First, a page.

Goldman board muppet of the day, James Johnson edition

By Felix Salmon
April 19, 2012

There’s one corporate-governance metric which isn’t looked at nearly enough, and that’s director pay. Reading the compelling broadside that Ruane, Cunniff & Goldfarb, who manage the Sequoia Fund, has launched against James Johnson, who’s running for re-election to Goldman’s board, I was glad to be reminded of the governance fiasco he oversaw at Fannie Mae, and I was shocked to learn of his involvement in an options-backdating scandal at United Healthcare. But absent from the letter, and present only in Shahien Nasiripour’s report about it, is the fact that Goldman paid Johnson $523,000 last year.

People respond to incentives, and it’s pretty self-evident that the more directors are paid, the more captured they are by management. After all, director pay isn’t set by shareholders. Michele Leder put it well back in 2009:

“Let’s face facts,” said Michelle Leder, the editor of Footnoted.org, a corporate watchdog web site. “If you had a part-time job that was paying you $300,000, $400,000, $500,000 a year, and you didn’t have a lot of work to do, would you rock that boat? That’s just human nature.”

Goldman hasn’t had much luck with its board, which has been a distraction at best and an outright hindrance at worst since the crisis broke. And one of the reasons is surely that Goldman’s board members are expected to be seen and not heard: they’re flown around the world in luxury, and paid enormous sums of money, to provide the thinnest possible veneer of shareholder oversight. What do you think the chances are that Lloyd Blankfein thinks he has anything at all to learn from his board of directors?

The best form of board remuneration is that seen at Berkshire Hathaway, where directors are paid a modest four-figure sum and aren’t even covered by D&O insurance. I can see why Goldman might find it difficult to recruit qualified directors if it were to offer that package. But Goldman’s shareholders don’t want to be represented by a group of muppets which will rubber-stamp anything the CEO wants to do. So I’d love to see board pay reduced substantially at Goldman. With any luck, that in and of itself would result in the departure of James Johnson.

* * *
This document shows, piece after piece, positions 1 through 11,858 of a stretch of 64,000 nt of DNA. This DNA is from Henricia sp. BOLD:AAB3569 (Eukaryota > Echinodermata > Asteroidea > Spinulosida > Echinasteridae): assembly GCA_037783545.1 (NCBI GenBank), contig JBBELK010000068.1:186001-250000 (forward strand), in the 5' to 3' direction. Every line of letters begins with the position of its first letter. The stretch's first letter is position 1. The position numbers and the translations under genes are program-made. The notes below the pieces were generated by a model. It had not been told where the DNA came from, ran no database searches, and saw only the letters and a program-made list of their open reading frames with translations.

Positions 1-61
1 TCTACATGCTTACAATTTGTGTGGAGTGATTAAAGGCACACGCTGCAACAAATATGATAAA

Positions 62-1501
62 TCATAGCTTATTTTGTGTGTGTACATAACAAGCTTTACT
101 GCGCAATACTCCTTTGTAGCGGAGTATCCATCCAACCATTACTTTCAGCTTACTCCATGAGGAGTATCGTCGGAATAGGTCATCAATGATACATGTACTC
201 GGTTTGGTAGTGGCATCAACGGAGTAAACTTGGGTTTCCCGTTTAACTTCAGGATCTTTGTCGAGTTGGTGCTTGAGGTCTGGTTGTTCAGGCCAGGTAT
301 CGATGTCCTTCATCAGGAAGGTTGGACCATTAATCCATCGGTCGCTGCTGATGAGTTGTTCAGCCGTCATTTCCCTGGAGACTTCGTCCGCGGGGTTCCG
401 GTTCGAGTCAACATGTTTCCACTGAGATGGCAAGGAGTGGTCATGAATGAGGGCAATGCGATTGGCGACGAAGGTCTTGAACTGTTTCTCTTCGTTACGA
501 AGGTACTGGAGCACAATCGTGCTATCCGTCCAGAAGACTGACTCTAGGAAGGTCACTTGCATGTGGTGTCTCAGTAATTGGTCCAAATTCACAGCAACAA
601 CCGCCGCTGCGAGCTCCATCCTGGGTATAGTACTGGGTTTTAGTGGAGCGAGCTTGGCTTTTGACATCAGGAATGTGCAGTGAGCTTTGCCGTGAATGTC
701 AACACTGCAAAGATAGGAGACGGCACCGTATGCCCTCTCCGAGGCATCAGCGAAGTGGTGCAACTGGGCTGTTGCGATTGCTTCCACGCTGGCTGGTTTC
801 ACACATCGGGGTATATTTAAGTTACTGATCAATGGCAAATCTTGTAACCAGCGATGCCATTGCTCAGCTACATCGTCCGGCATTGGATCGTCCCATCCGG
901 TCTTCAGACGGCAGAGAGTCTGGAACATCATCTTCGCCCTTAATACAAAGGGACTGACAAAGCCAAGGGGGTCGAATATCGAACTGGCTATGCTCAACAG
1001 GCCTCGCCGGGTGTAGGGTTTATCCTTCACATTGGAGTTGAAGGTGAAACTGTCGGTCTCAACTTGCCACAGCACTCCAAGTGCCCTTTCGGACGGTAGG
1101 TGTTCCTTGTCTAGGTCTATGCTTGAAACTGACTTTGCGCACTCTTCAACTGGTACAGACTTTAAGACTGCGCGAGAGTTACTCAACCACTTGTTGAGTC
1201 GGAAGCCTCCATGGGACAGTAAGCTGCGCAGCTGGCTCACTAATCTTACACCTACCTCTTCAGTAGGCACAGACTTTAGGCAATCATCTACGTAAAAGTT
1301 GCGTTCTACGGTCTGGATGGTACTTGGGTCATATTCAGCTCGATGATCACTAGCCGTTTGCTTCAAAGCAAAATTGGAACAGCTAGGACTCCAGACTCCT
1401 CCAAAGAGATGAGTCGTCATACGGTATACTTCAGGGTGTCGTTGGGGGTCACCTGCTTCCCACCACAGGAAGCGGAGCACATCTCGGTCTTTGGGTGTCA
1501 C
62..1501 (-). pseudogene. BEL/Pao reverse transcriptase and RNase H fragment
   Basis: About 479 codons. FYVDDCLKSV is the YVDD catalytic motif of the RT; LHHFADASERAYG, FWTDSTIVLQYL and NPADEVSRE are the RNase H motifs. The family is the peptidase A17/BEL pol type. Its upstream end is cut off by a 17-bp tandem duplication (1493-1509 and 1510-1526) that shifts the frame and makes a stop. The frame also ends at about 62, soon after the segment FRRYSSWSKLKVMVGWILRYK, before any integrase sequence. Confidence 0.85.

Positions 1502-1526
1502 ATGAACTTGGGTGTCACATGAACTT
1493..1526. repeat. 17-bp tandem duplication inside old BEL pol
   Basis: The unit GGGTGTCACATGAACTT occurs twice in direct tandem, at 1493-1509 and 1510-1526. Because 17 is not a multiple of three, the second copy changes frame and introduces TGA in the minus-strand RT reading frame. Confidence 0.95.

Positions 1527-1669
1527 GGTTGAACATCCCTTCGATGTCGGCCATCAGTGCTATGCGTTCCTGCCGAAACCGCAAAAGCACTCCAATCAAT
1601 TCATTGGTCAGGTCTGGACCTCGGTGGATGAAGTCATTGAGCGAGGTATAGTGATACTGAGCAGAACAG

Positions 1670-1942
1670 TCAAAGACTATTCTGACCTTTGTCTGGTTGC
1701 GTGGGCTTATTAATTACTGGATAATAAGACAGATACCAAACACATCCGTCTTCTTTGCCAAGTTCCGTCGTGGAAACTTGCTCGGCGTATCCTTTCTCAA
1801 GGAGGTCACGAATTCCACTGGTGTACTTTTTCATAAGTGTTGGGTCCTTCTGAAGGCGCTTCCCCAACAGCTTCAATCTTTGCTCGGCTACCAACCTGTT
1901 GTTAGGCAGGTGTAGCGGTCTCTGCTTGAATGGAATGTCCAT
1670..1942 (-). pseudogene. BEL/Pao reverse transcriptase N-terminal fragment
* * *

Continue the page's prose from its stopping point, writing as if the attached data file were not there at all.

My feeling is that the ideal pay for Goldman board members is somewhere in the $50,000 to $80,000 range. If board members get rich, it should be from the appreciation of the shares they buy, rather than from money they’re paid to turn up to board meetings. Management has a strong incentive to put already very rich people on its board: they’re inured to large sums of money, and are therefore much less likely to blink at compensation packages which can reach well into the eight-figure range. So let’s hire directors for whom an extra $50,000 will actually make a noticeable difference to their annual income.

It’s pretty much impossible to imagine what Johnson could possibly have done, on Goldman’s board, that could justify his $523,000 remuneration. Instead, it looks like hush money. So while voting him off the board would be a great place to start, shareholders who care about governance shouldn’t stop there. Because so long as Goldman’s board members are taking home enormous sums, there’s not going to be any real oversight at the company.

6 comments

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“When Senator Barack Obama chose James A. Johnson to run his vice presidential search, he was choosing an ultimate Washington insider: a nationally recognized business executive who also helped Walter F. Mondale and John Kerry pick their Democratic running mates…”